Wednesday, July 22, 2015

All is Allowed, Nothing is Possible

Much like the Soviet Union co-opted Marxist rhetoric to justify Russian imperial ambitions, so do American libertarians co-opt the language of radicals from Bakunin to Bookchin to justify their own material comfort.

Case in point: John Mackey, CEO of Whole Foods. The organic "green capitalism" grocery chain beloved by white liberals and supplied through cheap prison labor. That might seem a little incongruous at first - an avowed supporter of personal liberty benefitting from state incarceration - but it really makes perfect, awful sense when you factor in Mackey's hatred of unions and labor rights. 'Cause prison workers don't get that kinda liberty at all:
And it’s not just that Colorado’s prison laborers are cheap: Smith made clear that, as director of a prison labor program, he had more ways to motivate an employee than an ordinary boss. What would happen if a worker was late? I asked. “Straight back into the general population,” Smith said.
But that's par for the course for "libertarians" these days, isn't it? What once included such anti-property revolutionaries as Proudhon has degenerated into rationalization for the status quo. Rand Paul, of the perennial dark horse candidates, even took the side of the police against outraged protesters of Baltimore - a position that both goes all the way back to his father in the 1990s and reflects the dominant sentiment among the conspicuously white middle-class males who identify with the L word.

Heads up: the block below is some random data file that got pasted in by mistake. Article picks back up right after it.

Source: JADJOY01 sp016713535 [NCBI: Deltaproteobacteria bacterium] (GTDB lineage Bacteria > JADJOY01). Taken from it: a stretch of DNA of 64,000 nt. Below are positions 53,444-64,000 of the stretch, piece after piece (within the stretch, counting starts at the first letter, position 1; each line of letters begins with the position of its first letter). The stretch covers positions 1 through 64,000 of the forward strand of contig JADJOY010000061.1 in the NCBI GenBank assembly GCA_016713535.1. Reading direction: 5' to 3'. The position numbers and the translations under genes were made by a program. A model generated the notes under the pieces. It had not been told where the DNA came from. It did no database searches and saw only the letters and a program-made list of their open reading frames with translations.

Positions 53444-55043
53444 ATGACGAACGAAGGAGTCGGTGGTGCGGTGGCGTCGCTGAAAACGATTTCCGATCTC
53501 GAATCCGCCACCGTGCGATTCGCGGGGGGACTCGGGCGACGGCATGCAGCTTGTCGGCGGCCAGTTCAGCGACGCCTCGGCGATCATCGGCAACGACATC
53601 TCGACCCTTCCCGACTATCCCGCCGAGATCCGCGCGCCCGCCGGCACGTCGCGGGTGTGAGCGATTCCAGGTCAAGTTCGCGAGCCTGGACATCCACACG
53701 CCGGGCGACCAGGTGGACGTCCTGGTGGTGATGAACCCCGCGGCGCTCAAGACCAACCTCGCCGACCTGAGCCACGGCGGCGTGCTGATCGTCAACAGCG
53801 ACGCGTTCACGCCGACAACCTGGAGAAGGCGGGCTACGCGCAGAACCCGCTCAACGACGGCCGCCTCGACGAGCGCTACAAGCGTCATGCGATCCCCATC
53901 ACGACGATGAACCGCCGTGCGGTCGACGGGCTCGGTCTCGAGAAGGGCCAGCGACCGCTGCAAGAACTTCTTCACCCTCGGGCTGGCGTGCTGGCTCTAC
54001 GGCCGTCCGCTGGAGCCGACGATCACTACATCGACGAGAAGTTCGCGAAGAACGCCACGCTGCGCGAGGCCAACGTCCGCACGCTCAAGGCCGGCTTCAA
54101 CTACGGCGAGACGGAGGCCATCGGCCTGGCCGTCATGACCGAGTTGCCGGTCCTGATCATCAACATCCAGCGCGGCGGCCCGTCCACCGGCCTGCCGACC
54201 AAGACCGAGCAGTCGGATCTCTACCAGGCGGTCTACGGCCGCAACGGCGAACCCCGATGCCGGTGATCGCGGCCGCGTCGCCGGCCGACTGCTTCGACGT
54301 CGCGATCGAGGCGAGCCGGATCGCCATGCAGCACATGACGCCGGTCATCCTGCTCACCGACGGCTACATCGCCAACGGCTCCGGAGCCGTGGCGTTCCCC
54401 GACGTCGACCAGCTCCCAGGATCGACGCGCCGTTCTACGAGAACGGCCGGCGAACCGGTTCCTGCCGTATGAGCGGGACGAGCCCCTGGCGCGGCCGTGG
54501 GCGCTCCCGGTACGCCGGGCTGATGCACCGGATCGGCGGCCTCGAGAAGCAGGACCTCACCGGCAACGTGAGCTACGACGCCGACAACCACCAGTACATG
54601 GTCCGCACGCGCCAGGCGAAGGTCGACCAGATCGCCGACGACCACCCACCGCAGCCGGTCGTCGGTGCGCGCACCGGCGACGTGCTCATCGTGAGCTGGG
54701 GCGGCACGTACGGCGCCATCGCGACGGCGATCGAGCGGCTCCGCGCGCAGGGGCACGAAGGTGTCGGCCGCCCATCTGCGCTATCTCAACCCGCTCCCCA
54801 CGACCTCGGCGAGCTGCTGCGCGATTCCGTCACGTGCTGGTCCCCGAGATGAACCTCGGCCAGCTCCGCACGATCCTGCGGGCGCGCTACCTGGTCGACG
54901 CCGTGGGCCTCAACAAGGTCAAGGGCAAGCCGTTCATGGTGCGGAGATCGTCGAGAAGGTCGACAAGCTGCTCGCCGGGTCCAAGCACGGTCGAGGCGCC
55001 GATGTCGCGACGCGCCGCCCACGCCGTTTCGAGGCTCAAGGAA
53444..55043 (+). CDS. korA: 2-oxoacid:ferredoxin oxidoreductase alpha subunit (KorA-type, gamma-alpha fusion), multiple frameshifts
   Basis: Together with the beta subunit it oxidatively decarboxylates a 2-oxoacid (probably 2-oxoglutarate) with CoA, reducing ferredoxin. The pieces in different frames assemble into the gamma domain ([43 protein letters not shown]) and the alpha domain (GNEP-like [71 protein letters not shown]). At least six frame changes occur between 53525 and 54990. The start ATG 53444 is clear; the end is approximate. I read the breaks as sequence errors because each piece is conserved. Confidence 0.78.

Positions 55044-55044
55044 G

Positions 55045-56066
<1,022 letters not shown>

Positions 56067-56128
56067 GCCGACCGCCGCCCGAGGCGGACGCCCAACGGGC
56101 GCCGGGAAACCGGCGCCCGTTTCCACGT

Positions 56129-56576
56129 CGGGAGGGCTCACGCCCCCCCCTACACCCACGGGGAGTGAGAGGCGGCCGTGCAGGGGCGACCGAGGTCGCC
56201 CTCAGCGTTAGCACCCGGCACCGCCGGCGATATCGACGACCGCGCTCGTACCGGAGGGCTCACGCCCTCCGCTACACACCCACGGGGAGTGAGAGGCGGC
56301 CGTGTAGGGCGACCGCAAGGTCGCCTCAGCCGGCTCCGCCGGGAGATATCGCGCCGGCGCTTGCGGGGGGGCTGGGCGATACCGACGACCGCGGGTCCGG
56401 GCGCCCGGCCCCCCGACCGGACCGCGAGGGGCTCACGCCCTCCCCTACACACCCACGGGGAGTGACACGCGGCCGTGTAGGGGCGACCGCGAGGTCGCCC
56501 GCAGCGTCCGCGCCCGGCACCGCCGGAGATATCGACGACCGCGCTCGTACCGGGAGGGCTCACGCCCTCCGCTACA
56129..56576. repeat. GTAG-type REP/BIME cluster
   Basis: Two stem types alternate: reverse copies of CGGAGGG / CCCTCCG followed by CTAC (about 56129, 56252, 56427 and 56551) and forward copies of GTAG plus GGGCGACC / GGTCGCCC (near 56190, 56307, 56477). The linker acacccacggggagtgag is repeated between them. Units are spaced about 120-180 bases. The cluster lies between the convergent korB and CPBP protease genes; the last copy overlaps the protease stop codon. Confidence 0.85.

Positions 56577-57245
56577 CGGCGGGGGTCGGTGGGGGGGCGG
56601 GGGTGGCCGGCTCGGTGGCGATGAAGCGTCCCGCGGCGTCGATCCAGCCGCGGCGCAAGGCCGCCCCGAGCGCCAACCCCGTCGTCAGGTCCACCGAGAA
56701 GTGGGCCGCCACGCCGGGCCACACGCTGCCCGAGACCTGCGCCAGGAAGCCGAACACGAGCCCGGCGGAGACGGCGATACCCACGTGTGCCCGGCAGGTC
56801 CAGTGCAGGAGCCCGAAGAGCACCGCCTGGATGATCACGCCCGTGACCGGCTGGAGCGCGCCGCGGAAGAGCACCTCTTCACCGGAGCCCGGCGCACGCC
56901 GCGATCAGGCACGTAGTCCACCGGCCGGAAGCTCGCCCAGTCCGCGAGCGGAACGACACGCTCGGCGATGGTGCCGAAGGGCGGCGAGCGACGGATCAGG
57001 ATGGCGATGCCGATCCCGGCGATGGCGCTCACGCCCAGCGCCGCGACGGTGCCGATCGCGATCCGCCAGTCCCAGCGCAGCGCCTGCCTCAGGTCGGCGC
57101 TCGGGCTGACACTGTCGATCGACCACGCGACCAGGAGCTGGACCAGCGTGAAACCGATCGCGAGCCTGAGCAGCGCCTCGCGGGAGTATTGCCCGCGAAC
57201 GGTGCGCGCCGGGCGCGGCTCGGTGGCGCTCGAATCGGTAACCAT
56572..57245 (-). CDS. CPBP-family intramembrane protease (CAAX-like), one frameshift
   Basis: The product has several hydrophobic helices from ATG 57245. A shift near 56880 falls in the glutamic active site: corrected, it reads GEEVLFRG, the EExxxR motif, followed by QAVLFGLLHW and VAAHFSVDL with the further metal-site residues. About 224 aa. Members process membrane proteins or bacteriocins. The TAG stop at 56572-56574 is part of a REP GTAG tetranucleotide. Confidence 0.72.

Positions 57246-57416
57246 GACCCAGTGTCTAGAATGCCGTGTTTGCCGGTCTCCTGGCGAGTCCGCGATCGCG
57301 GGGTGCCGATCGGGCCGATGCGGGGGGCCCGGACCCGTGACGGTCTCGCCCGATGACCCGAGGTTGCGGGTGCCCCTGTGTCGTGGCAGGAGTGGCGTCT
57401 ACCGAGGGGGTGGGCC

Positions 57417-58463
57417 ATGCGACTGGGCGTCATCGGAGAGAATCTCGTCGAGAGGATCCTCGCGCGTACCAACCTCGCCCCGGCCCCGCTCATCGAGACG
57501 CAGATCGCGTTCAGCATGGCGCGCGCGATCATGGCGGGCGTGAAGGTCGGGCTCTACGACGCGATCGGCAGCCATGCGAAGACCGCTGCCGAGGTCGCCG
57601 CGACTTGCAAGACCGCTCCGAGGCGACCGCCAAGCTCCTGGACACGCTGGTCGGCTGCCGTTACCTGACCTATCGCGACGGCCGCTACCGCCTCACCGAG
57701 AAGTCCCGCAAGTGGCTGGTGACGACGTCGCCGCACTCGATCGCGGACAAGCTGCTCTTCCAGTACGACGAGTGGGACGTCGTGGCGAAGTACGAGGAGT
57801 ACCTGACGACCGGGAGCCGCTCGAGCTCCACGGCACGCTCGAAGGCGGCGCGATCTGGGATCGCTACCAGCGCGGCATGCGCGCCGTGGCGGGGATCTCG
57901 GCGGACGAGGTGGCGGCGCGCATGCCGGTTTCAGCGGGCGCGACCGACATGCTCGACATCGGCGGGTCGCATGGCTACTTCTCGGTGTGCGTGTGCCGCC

The most pressing "liberty" issue in America today - besides a woman's liberty in reproductive health - is the rate at which police assault and murder unnarmed citiznes. But you never hear modern libertarians talk about it; their victories thus far consist of lionizing Edward Snowden while conveniently forgetting all about Chelsea Manning. This highlights the solipsism at the heart of modern libertarianism: Manning exposed US complicity in war crimes while Snowden exposed a meta-data collection project. The thought of other office drones reading their emails is a much more threatening and galvanizing issue to libertarians than the murder of a couple thousand brown people whether abroad or in their own neighborhoods.